As far as these ports go, they are pretty solid. The entire Borderlands Legendary Collection runs at a locked 30 frames per second and comes with the added benefit of very quick loading times. The stuttering issues can always be patched out with future updates and the bad texture loading can likewise be solved by optimising future builds of the games. I do like that, unlike the Handsome Jack Collection, the Borderlands Legendary Collection includes the first game, as well as the second and their prequel/sequel. For ten or twenty bucks more, I wish it also included Borderlands 3. The third game has already been available for over a year, but gamers know altruism and good faith is just too much to ask for whenever Gearbox walks into the picture.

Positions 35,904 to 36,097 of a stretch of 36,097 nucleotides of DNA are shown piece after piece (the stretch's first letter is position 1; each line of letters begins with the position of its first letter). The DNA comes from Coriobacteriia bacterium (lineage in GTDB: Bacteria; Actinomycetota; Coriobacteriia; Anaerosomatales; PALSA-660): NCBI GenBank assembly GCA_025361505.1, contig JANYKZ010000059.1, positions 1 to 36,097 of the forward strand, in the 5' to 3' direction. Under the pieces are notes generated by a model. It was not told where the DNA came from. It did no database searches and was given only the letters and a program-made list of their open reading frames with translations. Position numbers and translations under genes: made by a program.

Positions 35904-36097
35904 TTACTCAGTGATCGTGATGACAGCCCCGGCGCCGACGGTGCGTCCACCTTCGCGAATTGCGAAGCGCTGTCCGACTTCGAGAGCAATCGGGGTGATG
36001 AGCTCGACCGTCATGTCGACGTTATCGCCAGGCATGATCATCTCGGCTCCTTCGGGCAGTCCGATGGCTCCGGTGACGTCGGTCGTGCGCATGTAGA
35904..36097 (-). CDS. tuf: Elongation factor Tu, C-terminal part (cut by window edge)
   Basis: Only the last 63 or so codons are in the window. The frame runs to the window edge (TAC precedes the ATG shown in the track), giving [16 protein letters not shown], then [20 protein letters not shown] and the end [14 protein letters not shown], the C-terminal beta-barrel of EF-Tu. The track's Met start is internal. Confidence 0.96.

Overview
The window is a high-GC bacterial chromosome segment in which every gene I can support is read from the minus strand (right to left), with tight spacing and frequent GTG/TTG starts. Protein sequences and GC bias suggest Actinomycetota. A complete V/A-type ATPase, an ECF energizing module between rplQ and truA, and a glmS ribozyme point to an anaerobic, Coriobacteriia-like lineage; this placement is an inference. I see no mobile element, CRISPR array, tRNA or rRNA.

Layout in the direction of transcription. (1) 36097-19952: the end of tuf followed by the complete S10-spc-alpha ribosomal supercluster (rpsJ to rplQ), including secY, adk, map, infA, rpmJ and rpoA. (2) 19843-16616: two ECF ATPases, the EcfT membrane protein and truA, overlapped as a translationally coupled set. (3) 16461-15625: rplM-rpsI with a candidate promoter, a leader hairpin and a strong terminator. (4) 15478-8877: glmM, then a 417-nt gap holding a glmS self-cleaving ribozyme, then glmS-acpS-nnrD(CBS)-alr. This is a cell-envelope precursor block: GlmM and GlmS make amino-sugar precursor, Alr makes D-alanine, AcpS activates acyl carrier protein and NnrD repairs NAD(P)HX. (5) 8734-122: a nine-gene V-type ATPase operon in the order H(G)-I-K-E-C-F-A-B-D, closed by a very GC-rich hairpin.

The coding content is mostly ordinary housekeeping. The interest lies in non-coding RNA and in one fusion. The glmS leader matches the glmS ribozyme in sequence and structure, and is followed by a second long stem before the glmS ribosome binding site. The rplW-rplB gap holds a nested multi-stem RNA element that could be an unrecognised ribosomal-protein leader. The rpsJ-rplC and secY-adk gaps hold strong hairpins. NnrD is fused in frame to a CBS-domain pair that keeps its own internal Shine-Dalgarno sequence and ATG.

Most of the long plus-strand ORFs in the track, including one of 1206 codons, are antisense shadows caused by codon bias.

At the end of the day, all that matters is the fact that you can get three Borderlands games for the price of one, all bundled into a nice single collection. At US $50, the Borderlands Legendary Collection is an exceptional price for anyone who has yet to jump into the world of Borderlands and explore all that Pandora has to offer. For those who have already played the games on PC and/or console, I would put this up as a hard pass. There is simply no reason to go back to these games unless you have a dire need to play Borderlands on the go.
|Acquisition||Review code courtesy of 2K Games|
Junior Editor at Vamers. From Superman to Ironman; Bill Rizer to Sam Fisher and everything in-between, Edward loves it all. He is a Bachelor of Arts student and English Major specialising in Language and Literature. He is an avid writer and casual social networker with a flare for all things tech related.